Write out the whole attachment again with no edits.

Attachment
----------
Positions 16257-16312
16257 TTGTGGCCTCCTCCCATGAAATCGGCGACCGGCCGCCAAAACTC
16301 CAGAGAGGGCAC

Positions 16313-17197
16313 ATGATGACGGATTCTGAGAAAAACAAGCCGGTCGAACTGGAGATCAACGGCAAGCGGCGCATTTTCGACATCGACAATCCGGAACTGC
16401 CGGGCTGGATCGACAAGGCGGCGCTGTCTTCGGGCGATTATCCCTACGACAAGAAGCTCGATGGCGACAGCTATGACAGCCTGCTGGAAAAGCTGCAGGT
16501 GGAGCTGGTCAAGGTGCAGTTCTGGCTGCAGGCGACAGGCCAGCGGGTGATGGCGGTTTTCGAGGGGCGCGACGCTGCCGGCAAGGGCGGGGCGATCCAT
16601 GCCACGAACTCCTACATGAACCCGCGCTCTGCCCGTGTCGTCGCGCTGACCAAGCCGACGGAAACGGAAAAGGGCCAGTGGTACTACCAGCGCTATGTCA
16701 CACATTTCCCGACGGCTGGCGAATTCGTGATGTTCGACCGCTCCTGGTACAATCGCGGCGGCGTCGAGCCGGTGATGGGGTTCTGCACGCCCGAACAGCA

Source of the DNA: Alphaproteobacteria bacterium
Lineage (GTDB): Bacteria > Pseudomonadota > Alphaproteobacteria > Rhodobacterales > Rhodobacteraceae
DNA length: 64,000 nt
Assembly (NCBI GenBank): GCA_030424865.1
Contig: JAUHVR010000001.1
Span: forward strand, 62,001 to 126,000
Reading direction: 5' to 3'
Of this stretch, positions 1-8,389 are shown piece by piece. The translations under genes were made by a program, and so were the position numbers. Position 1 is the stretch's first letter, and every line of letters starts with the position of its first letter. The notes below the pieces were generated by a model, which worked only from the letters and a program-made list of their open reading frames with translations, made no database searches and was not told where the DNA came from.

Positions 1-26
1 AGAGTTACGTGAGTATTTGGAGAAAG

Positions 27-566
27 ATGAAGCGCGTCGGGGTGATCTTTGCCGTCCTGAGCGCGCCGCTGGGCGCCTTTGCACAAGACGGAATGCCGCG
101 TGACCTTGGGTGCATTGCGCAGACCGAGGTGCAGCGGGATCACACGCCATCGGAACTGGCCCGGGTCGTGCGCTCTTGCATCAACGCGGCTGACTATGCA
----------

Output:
Positions 16257-16312
16257 TTGTGGCCTCCTCCCATGAAATCGGCGACCGGCCGCCAAAACTC
16301 CAGAGAGGGCAC

Positions 16313-17197
16313 ATGATGACGGATTCTGAGAAAAACAAGCCGGTCGAACTGGAGATCAACGGCAAGCGGCGCATTTTCGACATCGACAATCCGGAACTGC
16401 CGGGCTGGATCGACAAGGCGGCGCTGTCTTCGGGCGATTATCCCTACGACAAGAAGCTCGATGGCGACAGCTATGACAGCCTGCTGGAAAAGCTGCAGGT
16501 GGAGCTGGTCAAGGTGCAGTTCTGGCTGCAGGCGACAGGCCAGCGGGTGATGGCGGTTTTCGAGGGGCGCGACGCTGCCGGCAAGGGCGGGGCGATCCAT
16601 GCCACGAACTCCTACATGAACCCGCGCTCTGCCCGTGTCGTCGCGCTGACCAAGCCGACGGAAACGGAAAAGGGCCAGTGGTACTACCAGCGCTATGTCA
16701 CACATTTCCCGACGGCTGGCGAATTCGTGATGTTCGACCGCTCCTGGTACAATCGCGGCGGCGTCGAGCCGGTGATGGGGTTCTGCACGCCCGAACAGCA

Source of the DNA: Alphaproteobacteria bacterium
Lineage (GTDB): Bacteria > Pseudomonadota > Alphaproteobacteria > Rhodobacterales > Rhodobacteraceae
DNA length: 64,000 nt
Assembly (NCBI GenBank): GCA_030424865.1
Contig: JAUHVR010000001.1
Span: forward strand, 62,001 to 126,000
Reading direction: 5' to 3'
Of this stretch, positions 1-8,389 are shown piece by piece. The translations under genes were made by a program, and so were the position numbers. Position 1 is the stretch's first letter, and every line of letters starts with the position of its first letter. The notes below the pieces were generated by a model, which worked only from the letters and a program-made list of their open reading frames with translations, made no database searches and was not told where the DNA came from.

Positions 1-26
1 AGAGTTACGTGAGTATTTGGAGAAAG

Positions 27-566
27 ATGAAGCGCGTCGGGGTGATCTTTGCCGTCCTGAGCGCGCCGCTGGGCGCCTTTGCACAAGACGGAATGCCGCG
101 TGACCTTGGGTGCATTGCGCAGACCGAGGTGCAGCGGGATCACACGCCATCGGAACTGGCCCGGGTCGTGCGCTCTTGCATCAACGCGGCTGACTATGCA